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Meanwhile, a Java library named JavaFX used by SAP GUI is no longer being bundled as part of Java 11. Instead, JavaFX has been split off into its own open source project called OpenJFX and is now a separate install.

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What do SapMachine JDK 11 and JavaFX have in common? Among other things, neither have a native installer for macOS. Instead, each is distributed via compressed files.

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Installation is performed by uncompressing into the following directory on macOS:

/Library/Java/JavaVirtualMachines

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That said, SAP GUI also still works with Oracle’s Java JDK 8 as of the release of SAP GUI 7.50 rev 5. JavaFX is bundled with Java JDK 8, so installing Oracle’s Java JDK 8 handles both the Java and JavaFX requirements.

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With all the changes, how should SAP GUI now be packaged for installation? Without question, the main challenge for deployment here is going to be the Java component. In my testing, which was limited to “Launch SAP GUI and see if it runs”, I found SAP GUI 7.50 rev 5 is able to run on the following Java releases:

If using any Java 11 release, OpenJFX will need to be installed for SAP GUI to successfully run.

With this in mind, it’s possible to build a package that does the following:

  1. Detects if Java is installed
  2. Detects if JavaFX is installed
  3. If Java is not installed, install the latest release of SapMachine JDK.
  4. If JavaFX is not installed, install the latest release of OpenJFX.
  5. Verifies that both Java and JavaFX are installed.
  6. If both Java and JavaFX are installed, install SAP GUI

For more details, please see below the jump.

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Backing up macOS scripts from Jamf Pro

December 8, 2018 1 comment

When working with scripts for managing Macs on Jamf Pro, I prefer to download then and back them up to GitHub or a similar internal source control tool. The reason I do this is the following:

  1. I have an off-server backup for the scripts
  2. I can track changes to the scripts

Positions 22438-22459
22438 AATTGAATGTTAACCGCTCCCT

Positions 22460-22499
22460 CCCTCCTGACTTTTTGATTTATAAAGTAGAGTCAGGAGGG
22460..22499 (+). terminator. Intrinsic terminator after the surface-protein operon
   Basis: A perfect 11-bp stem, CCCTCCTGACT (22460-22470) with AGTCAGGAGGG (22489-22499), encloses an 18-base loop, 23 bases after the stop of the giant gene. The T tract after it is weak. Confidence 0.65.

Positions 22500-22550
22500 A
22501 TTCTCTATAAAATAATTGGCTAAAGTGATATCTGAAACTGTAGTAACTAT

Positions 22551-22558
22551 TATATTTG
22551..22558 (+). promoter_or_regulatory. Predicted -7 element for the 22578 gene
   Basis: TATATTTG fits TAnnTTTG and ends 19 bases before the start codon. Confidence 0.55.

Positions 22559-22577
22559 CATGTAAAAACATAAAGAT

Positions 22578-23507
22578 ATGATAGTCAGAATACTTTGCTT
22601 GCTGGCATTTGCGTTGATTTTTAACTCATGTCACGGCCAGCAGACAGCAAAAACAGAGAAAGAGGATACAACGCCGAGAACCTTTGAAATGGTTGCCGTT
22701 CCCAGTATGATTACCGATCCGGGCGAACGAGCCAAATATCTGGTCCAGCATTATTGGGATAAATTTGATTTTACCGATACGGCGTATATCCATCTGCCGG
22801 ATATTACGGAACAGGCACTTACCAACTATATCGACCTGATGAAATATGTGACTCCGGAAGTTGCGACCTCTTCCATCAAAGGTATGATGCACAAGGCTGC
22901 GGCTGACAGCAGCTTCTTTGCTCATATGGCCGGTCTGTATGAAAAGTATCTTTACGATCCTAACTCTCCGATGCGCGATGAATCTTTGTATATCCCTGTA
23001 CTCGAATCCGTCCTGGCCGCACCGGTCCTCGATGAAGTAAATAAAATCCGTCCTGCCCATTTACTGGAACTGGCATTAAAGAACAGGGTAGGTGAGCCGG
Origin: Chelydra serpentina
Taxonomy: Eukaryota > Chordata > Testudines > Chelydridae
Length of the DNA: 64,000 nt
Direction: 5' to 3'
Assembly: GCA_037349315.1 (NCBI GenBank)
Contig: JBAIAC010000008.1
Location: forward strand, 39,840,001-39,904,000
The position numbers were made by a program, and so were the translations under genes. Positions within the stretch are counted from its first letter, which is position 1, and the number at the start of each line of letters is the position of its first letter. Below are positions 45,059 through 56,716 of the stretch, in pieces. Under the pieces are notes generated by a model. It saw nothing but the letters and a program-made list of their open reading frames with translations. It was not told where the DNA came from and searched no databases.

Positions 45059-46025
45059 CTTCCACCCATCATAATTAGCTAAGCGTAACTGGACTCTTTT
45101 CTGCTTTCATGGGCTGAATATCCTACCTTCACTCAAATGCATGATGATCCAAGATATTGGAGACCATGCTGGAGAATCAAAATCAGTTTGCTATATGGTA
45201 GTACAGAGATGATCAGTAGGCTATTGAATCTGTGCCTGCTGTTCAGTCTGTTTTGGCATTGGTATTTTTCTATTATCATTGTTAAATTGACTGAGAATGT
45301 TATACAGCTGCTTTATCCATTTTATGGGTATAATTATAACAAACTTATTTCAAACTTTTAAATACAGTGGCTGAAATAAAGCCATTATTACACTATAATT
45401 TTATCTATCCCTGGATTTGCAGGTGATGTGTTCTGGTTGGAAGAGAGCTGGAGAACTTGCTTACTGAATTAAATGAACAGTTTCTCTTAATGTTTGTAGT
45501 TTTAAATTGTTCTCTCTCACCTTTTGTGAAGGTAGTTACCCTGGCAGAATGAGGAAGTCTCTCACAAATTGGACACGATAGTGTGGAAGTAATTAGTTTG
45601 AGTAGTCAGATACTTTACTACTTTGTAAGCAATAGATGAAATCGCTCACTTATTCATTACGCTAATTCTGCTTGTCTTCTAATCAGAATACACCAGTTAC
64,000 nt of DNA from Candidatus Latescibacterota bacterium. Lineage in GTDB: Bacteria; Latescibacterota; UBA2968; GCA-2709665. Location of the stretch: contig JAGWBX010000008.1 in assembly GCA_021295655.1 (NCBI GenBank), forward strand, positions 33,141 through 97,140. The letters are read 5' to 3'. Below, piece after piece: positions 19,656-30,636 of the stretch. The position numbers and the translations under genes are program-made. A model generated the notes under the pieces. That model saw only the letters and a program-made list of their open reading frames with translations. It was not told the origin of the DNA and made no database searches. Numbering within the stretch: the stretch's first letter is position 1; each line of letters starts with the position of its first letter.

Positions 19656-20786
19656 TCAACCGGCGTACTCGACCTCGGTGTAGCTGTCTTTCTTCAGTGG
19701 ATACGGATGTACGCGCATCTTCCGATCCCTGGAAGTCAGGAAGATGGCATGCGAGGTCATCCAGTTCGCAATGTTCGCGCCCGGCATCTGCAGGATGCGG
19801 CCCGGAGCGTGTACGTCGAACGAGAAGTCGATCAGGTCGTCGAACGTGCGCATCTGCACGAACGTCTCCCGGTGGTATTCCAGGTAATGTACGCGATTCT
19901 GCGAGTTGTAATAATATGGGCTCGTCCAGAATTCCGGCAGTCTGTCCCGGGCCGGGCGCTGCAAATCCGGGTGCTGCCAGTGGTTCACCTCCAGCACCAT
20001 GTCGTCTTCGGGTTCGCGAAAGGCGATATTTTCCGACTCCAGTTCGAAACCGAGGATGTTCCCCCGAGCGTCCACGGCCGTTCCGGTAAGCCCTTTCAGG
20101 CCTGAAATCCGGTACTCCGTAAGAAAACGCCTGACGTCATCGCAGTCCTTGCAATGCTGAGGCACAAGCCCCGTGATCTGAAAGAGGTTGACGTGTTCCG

While I’ve usually had copies of the scripts stored elsewhere, sometimes I would make changes to the scripts on Jamf Pro and then not update the offline copy of the scripts with my changes. Being able to download them from my Jamf Pro server would mean that I could always have a copy of the latest version of the script in production.

To help me with this, I’ve written a script to do the following:

  1. Use the Jamf Pro API to identify the Jamf Pro ID numbers of the scripts.
  2. Download each script using its Jamf Pro ID number as raw XML.
  3. Format the downloaded XML
  4. Identify the display name of the script
  5. Extract the script from the downloaded XML
  6. Save the script as Display Name Goes Here to a specified download directory.

For more details, please see below the jump.

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Downloading macOS High Sierra from the Mac App Store

December 2, 2018 1 comment

Now that macOS Mojave has been released, it’s become more difficult to access the macOS High Sierra installer for those who still need it. Fortunately, High Sierra has not been removed from the MAS and it is still available for download. Apple has a KBase article that shows how to access the macOS High Sierra page in the Mac App Store, available via the link below:

https://support.apple.com/HT208969

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To access the macOS High Sierra page directly, please click on the link below:

https://itunes.apple.com/us/app/macos-high-sierra/id1246284741?ls=1&mt=12

That link should open the MAS and take you to the macOS High Sierra download page.

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In the event that you’re blocked from downloading macOS High Sierra, you should be able to download it in a virtual machine. I have a post on how to do this, available via the link below:

https://derflounder.wordpress.com/2017/02/21/downloading-older-os-installers-on-incompatible-hardware-using-vms/

Categories: Mac administration, macOS